Children, Safety & Injury Prevention

Injury experts do not like to use the word accident, since it suggests that the event just happens out of the blue or is an act of fate. To them, most injuries are preventable and occur in predictable patterns—and thus are no accident.

Children, in particular, are at great risk from injuries, and when they are injured, their wounds can be devastating. They are also at risk for poisoning. Often they playfully emulate adults, which sometimes leads to serious or even fatal results when medications are accessible.

For children as for adults, a disproportionate number of injuries are associated with stressful life events, such as the arrival of a new baby, divorce, death of a family member, or marriage of a parent. The effect of stress is cumulative, so during a period of multiple stressful events, it’s especially important to be on guard against childhood injuries.

Injury Prevention in Children

Learning to foresee "accidents" is the best way to prevent them. If you have children in your household, or if children visit you often, there are many steps you should take to childproof your home.

  • Remove all hazardous substances from the kitchen and dining areas; do not keep them in old food containers. Almost 75 percent of poisonings involve kids under five, who mistake household cleaners for beverages, for instance, or medicine for candy.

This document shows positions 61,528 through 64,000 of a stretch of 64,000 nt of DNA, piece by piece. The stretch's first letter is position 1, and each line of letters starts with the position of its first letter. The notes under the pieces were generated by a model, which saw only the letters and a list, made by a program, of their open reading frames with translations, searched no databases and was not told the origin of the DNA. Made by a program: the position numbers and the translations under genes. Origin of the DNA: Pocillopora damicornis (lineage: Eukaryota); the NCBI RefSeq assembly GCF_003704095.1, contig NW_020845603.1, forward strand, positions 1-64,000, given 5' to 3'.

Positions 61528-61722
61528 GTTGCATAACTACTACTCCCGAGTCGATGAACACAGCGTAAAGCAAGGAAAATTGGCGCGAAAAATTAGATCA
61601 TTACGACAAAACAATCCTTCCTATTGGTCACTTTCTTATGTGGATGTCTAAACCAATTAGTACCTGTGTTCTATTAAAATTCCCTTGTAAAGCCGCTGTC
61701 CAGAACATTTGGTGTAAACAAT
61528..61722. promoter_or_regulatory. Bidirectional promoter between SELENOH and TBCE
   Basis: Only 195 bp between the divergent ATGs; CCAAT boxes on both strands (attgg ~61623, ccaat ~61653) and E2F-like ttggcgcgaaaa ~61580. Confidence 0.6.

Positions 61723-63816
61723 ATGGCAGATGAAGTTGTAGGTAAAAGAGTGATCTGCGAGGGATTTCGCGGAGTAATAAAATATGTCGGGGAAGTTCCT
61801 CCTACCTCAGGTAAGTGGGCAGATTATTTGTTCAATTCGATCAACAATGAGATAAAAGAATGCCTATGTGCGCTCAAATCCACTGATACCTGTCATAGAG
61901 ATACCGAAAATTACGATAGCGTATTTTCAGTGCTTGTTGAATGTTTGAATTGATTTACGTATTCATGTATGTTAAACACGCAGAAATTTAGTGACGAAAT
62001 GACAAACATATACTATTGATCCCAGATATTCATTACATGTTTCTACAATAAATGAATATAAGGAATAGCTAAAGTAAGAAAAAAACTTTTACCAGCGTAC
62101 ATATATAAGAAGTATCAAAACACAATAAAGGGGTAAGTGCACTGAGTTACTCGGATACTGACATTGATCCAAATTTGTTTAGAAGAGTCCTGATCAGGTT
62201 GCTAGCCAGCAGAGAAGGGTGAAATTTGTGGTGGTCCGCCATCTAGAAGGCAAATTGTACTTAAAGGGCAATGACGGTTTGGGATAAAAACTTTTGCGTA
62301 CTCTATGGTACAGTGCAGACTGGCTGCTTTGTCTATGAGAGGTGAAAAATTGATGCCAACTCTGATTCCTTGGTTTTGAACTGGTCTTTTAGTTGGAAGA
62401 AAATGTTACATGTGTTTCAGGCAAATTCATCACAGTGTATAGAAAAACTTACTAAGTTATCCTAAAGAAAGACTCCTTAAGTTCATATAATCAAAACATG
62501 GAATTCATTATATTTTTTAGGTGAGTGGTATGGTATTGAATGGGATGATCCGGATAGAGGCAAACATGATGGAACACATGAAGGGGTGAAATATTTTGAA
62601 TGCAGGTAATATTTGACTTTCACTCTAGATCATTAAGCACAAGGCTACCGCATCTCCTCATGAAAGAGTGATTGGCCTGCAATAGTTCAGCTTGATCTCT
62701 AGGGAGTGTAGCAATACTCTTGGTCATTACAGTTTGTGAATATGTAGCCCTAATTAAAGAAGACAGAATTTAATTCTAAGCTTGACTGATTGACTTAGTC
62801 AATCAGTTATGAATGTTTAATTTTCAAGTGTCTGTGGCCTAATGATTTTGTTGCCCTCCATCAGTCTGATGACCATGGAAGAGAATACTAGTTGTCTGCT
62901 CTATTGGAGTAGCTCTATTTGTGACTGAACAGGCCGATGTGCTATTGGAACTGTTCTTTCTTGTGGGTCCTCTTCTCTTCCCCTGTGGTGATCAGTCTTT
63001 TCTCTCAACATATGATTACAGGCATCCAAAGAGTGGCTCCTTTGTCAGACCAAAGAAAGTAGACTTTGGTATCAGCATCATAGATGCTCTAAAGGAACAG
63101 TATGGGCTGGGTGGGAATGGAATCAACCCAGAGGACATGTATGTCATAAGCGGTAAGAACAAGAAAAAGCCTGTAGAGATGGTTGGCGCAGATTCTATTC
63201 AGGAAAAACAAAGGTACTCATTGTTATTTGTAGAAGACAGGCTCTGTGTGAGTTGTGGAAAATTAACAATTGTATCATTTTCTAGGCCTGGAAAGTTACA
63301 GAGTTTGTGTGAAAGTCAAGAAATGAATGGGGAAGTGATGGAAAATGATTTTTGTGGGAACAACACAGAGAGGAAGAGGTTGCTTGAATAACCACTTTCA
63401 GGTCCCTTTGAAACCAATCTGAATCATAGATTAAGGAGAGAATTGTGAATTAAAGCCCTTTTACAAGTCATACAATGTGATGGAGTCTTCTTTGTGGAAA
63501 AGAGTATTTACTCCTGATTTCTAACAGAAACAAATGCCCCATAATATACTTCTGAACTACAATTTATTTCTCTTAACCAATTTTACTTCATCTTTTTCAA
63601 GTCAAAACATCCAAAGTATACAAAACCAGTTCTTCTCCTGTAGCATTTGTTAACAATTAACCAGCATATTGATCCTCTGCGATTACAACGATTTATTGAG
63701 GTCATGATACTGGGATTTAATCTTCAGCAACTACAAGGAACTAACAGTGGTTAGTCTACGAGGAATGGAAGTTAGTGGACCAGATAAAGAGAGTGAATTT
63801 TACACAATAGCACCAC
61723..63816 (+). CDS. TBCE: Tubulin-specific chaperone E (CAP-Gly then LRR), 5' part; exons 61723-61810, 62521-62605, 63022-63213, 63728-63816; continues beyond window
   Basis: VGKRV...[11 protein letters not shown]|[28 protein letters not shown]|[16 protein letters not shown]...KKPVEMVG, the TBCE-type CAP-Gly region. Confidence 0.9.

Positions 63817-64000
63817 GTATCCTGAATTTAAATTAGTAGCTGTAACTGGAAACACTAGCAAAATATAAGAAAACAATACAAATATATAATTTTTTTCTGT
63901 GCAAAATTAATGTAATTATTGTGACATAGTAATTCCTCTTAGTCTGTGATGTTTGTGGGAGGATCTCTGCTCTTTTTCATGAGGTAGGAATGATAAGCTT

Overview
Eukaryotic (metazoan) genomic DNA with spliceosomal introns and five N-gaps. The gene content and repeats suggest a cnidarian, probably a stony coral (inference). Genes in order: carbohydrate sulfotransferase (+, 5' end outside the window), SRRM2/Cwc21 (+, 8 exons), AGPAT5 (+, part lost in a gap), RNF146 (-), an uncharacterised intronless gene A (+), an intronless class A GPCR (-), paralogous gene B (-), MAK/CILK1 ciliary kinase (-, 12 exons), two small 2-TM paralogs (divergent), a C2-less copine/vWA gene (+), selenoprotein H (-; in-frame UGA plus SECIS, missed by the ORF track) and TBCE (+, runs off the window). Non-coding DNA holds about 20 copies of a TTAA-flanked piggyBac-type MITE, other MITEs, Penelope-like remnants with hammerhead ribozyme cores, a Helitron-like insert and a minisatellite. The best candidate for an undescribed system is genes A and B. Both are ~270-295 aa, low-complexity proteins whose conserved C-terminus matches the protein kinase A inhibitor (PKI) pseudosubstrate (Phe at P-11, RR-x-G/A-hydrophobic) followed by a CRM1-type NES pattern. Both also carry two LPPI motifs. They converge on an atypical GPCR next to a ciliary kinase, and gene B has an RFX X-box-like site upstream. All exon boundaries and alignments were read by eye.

• Store paints, lacquers, and other toxic substances in locked cabinets. Keep all medicine, including aspirin and other over-the-counter drugs, in containers with safety caps. Better yet, keep drugs out of sight and/or locked up. That advice also applies to dietary supplements: vitamin and mineral pills, especially iron pills and children’s vitamins shaped like cartoon characters, are a leading cause of poisoning.
  • Flush all old medications down the toilet instead of throwing them away in the garbage where children or pets may find them.
  • When bathing a small child, test water temperature by putting your whole hand in the water and moving it around for several seconds; if it feels even slightly hot, it’s too hot for your child. Don’t leave a small child alone in the water for even a few seconds, since she can turn on the hot water. A child can also drown in a tub, even in shallow water.
  • Keep electrical appliances away from a filled tub or sink. Unplug bathroom appliances after using them: they can cause electrocution if they are plugged in and fall into water, even if they are turned off. To prevent severe or lethal shocks, install ground-fault circuit interrupters in outlets in the bathroom and kitchen.
  • Install slip-proof padded carpets at the foot of all staircases.
  • Be aware of hazards to a child left alone in a playpen, high chair, or crib. For instance, a string of toys across the top of a playpen can strangle a child, and fingers can get stuck in hinges. A baby can slip out of a high chair in a minute, or topple over if it’s unstable.
  • In a crib, if there’s too much room between the mattress and side of the crib, an infant’s head can get caught in between and he could suffocate. Get a mattress that fits the crib; otherwise, place bumper pads or rolled-up bath towels in the space. Don’t place cribs or playpens near windows.